The exhibition Blow Up curated by Felix Burrichter and designed by Charlap Hyman & Herrero and currently on view at Friedman Benda gallery New York, is an exploration on design, scale, and the conditioning of childhood. As part of the exhibition program, we asked five writers to write a special diary entry around the theme of childhood, design, and their ideas of domesticity.
Nicolas Jacques Pelletier’s head was lopped off in what was then called the Place de Grève on the 25th of April, 1792. It was the first execution by guillotine. At that point, the end of the 18th century, the guillotine was not new, or not entirely. The name was new — given for the physician and death-penalty abolitionist Joseph-Ignace Guillotin, who proposed its use three years earlier (though he did not build the initial prototype, that was Antoine Louis, proof that marketing is often more important than creation), but similar beheading devices had been in use around Europe since at least the 13th century.
What was truly new was efficiency, scale. At the height of the Reign of Terror, as baskets overfilled with skulls and they ran short on pikes to prop them up on, the guillotine assumed its outsized role in the morbid fears and fantasies of the public mind which no deadly device could compete with until, perhaps, the atom bomb. Violence is cultural and much like children today have plastic tanks and troops, they had then toy guillotines. A patriotic gesture, I suppose: le rasoir national. One wonders when Predator drones, built-to-scale, will be holiday must-haves.
Some of the toy guillotines were as tall as two feet. Children would reportedly behead their dolls, and even rodents. In his 1853 essay, “The Philosophy of Toys,” Charles Baudelaire recalls witnessing an upper-class child who had dropped his doll, “as neat and clean as its master,” beside him to gawk through the grate as a poor child, an “urchin,” shook a live rat in a cage. “His parents, to save money, had drawn a toy from life itself.” There were French towns that banned the toy blades, fearing for what the children may grow up to be. I wasn’t yet six when Columbine happened and for years after I remember having to argue with my mom to play increasingly violent video games, the cable news-driven fear of their blood and guts growing more manic during the Bush years even as wars metastasized and guns got easier to get. On TV some people propose students wear bulletproof backpacks. Fleur Jaeggy, introducing John Keats by way of the sinister toy: “Do childhood games typically leave cadavers behind in the nursery?” It seems yes, often the child’s own as they walk out the door. Keats: “Who are these coming to the sacrifice?” One can imagine a child cutting off his finger and another sucking the blood.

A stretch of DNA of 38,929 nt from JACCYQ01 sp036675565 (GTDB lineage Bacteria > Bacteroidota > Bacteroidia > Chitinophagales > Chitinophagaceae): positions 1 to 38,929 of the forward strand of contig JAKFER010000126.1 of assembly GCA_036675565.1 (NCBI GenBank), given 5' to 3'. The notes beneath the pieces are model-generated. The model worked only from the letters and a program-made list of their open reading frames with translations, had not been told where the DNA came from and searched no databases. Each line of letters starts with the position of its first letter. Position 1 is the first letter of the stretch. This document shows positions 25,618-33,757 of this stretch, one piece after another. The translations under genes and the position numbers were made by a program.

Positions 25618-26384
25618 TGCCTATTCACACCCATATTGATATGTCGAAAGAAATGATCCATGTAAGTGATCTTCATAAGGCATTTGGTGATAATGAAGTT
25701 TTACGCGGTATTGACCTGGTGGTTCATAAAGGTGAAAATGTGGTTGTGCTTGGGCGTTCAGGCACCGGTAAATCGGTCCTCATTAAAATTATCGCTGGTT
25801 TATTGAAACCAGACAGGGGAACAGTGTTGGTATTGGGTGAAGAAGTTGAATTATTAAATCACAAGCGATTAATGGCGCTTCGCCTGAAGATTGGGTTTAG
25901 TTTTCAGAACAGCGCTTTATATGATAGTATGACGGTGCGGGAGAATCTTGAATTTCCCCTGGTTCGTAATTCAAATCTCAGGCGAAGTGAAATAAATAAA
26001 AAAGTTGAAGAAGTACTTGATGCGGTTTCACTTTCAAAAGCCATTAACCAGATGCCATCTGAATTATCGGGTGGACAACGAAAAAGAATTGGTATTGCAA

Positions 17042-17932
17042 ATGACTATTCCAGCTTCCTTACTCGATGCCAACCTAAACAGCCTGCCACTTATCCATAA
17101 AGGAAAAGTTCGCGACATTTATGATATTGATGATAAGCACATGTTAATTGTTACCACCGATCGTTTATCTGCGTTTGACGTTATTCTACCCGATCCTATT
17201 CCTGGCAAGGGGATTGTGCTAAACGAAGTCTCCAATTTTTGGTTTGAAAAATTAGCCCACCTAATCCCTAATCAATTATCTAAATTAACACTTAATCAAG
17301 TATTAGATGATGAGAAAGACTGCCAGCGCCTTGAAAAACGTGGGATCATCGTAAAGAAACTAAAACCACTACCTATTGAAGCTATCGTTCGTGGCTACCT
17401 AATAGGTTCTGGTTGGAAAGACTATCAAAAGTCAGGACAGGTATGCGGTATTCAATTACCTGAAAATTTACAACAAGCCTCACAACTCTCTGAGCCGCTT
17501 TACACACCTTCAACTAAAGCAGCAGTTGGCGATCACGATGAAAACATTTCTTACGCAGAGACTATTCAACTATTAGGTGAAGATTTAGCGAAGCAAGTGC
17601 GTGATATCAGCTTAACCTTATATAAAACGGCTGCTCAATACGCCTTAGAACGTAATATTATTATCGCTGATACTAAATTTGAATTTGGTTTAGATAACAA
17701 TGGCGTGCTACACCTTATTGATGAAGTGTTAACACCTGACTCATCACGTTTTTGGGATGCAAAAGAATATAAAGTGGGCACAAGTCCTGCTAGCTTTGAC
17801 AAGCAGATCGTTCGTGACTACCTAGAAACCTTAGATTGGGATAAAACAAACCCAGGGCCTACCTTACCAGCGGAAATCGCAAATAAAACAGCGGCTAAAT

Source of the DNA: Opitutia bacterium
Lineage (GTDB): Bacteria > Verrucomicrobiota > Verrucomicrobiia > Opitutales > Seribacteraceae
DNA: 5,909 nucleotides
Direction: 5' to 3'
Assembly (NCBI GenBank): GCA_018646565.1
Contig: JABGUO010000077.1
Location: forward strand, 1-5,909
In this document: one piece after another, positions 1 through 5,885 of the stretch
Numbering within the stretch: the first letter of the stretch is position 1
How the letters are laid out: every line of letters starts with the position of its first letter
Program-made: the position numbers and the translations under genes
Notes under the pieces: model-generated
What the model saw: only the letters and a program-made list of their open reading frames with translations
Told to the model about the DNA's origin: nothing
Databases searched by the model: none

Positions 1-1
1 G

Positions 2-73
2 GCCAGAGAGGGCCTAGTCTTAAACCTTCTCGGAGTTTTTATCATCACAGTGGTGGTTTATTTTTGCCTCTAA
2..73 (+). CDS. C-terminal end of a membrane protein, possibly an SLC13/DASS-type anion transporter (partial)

Growing up, I knew a girl who would dismember her Barbies and put each limb, torso, head, in its own corresponding drawer. Fragmented and fetishized, object and abject speak slant. The desire to see the “soul” of the toy is “a first metaphysical tendency,” explains Baudelaire, musing on the child’s impulse towards destruction. “But where is the soul?” A shattered doll reveals only a hollow. “This is the beginning of melancholy and gloom.” What might fill the unfillable? An instruction towards violence, or: the violence of instruction? “I don’t find it in me to blame this infantile mania.”
Why did I beg my mother to buy me one of those dolls that pissed itself, seen on the commercials that came between cartoons? (I never received one.) Better, why did they make them? Should I recall the commercials when I’m in a stranger’s shower, urine bitter in my eyes and mouth, incanting the 1-800 number on the head of his cock? Call now for this special TV offer.
“Is not the whole of life to be found there in miniature?” asks Baudelaire of the toy store. To play is recitation, repetition to become rote, rigid in the bounds of one’s person, boundaries so uncertain as to be undone by the singular swipe of a blade. There are guts but then a hollow too. “Always childish enough, an eternal child!”, Nietzsche exclaims in Beyond Good and Evil. Can one be both so open to the world as the child and moral? Nietzsche’s fevered attempt to protect the horse from its master marked the beginning of his end. The child is wild and eleven years mad. We’ve all seen something so cute we want to squeeze it till it bursts and then tear to pieces its ebullient corpse.
The guillotine was only retired in France some four decades ago. Tens of thousands of citizens were killed, and only God knows the count of dolls and rodents.